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Trial set for redistricting case that could upend city elections

Wednesday, April 13, 2022 by Jo Clifton

Plaintiffs who say that they have been disenfranchised by the city’s redistricting process will be watching carefully on May 17, when the suit filed against Austin Mayor Steve Adler and his 10 City Council colleagues is set for trial. Also watching carefully will be prospective Council candidates in districts 2, 4, 6, 7 and 10, which are not currently scheduled for an election this November. Council members in those districts were elected in 2020 for a term that runs through 2024.

Elections are staggered under the city charter. This year, the mayor’s seat and elections for Council districts 1, 3, 5, 8 and 9 will be held in November. If the plaintiffs win this lawsuit, all Council seats will be on the ballot.

Attorney Bill Aleshire, who filed the suit, expects it will end up in the Texas Supreme Court. But time is of the essence. The lawsuit notes that Council adopted an order on Aug. 9, 2018, calling for an election on Nov. 6, 2018. In 2020, the November election was called on Aug. 13. In a plea for a speedy process, the lawsuit says, “To avoid interference with the November election, and to be fair to all who might wish to be a candidate, judicial resolution of the issues raised in this lawsuit must occur quickly and reach the Texas Supreme Court.”

As the lawsuit explains, the city charter requires redistricting every 10 years. During the redistricting process, Aleshire said more than 34,000 residents were moved from one district to another. Of that number, he said “22,762 are what I call disenfranchised voters.”

One example of such a voter is plaintiff Scooter Cheatham, who voted in District 1 in 2018, but was moved to District 4 as a result of redistricting. The lawsuit notes that 5,025 voters were moved in the opposite direction to districts 1, 8 or 9. They will be able to vote this year, even though they voted just two years ago in a different district, while voters such as Cheatham will have to wait six years. “That’s not equal protection under the law,” Aleshire said. “That’s the crux of the lawsuit.”

Since District 4 is not on the November ballot, Cheatham will not have an opportunity to vote for his representative on Council for four years. The same is true of voters reassigned from another district into districts 2, 4, 6, 7 and 10, according to the suit.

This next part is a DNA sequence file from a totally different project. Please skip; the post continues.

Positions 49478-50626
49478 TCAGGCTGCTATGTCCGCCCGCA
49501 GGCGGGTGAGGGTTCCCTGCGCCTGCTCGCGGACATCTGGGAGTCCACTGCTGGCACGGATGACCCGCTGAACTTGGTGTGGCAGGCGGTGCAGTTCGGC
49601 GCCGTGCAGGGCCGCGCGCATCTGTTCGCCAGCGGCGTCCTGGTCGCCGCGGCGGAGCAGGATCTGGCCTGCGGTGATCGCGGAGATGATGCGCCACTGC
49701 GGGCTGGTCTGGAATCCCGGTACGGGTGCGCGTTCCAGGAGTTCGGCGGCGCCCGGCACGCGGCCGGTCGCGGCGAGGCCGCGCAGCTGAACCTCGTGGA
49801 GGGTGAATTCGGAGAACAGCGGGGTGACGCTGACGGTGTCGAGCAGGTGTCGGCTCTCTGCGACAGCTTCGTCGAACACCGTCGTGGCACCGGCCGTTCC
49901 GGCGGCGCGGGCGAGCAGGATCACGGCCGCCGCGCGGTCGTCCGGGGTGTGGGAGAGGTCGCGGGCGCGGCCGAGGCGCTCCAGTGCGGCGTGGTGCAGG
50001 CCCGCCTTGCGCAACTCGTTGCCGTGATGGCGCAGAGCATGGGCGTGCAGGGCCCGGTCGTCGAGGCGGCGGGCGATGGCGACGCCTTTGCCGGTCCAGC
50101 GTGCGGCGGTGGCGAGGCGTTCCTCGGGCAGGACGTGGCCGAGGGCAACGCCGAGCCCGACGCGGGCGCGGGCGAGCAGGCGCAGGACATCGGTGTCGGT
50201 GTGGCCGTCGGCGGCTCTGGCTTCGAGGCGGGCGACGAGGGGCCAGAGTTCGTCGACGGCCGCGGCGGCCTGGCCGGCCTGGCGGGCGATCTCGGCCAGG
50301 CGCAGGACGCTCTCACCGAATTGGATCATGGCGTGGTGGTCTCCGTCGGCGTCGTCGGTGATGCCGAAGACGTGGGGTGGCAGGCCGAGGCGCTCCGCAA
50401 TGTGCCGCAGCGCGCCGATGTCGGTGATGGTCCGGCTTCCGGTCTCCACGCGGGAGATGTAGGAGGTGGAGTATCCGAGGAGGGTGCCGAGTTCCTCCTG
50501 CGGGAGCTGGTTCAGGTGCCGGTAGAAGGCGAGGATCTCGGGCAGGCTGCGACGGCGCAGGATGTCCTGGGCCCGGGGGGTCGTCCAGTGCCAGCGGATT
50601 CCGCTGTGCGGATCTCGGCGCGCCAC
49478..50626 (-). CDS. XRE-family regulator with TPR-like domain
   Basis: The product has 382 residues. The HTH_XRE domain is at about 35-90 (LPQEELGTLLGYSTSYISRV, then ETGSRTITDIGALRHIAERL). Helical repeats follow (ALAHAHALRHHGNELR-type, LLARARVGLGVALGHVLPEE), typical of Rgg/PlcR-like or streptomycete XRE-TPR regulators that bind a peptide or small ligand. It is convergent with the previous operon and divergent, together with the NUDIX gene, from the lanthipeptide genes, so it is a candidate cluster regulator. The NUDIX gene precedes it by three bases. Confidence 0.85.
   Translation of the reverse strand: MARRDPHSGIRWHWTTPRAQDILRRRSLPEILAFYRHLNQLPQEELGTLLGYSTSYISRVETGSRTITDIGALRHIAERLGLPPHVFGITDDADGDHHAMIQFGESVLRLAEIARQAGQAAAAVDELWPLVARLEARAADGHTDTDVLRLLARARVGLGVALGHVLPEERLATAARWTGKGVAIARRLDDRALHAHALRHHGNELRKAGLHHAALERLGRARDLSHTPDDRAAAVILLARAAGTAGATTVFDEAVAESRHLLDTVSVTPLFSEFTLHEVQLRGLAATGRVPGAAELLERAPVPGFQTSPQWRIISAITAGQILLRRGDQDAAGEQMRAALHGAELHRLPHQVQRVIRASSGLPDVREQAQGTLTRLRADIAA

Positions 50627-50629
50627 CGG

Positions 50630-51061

The city has filed a response denying it can be sued in such an instance.

The recent election to replace Council Member Greg Casar was held under the old District 4 map, so Cheatham did not get to participate in the election won by new Council Member Chito Vela. However, Aleshire said that situation is not covered by the lawsuit.

Amanda Rios and Monica Guzmán both ran unsuccessfully against Vela in January’s special election and are ready to jump into another District 4 race if the plaintiffs prevail in the suit. They have filed affidavits making clear their intentions to run again if given the chance.

Kyle Nigro has designated a campaign treasurer and filed an affidavit saying he would like to run for the District 2 seat, but his campaign is unable to collect donations until the legal matter is settled. Likewise, Sandy Marger has filed an affidavit indicating his intention to run for the District 6 seat if the lawsuit results in a win for the plaintiffs.

Wesley Weaver would like to be a candidate for the District 7 Council seat and has filed an appointment of campaign treasurer with the city. He has also provided an affidavit for the lawsuit, which like the other affidavits says, “without a final decision in this case by the Texas Supreme Court, I am being disadvantaged every day in trying to pursue my campaign until a final decision is made as to whether this race will be on the November 8th ballot.”

Becky McMillian has also filed a campaign treasurer appointment document with the city clerk, saying she wishes to run for Council in District 10. Like the other hopeful candidates, McMillian urges a speedy resolution to the lawsuit.

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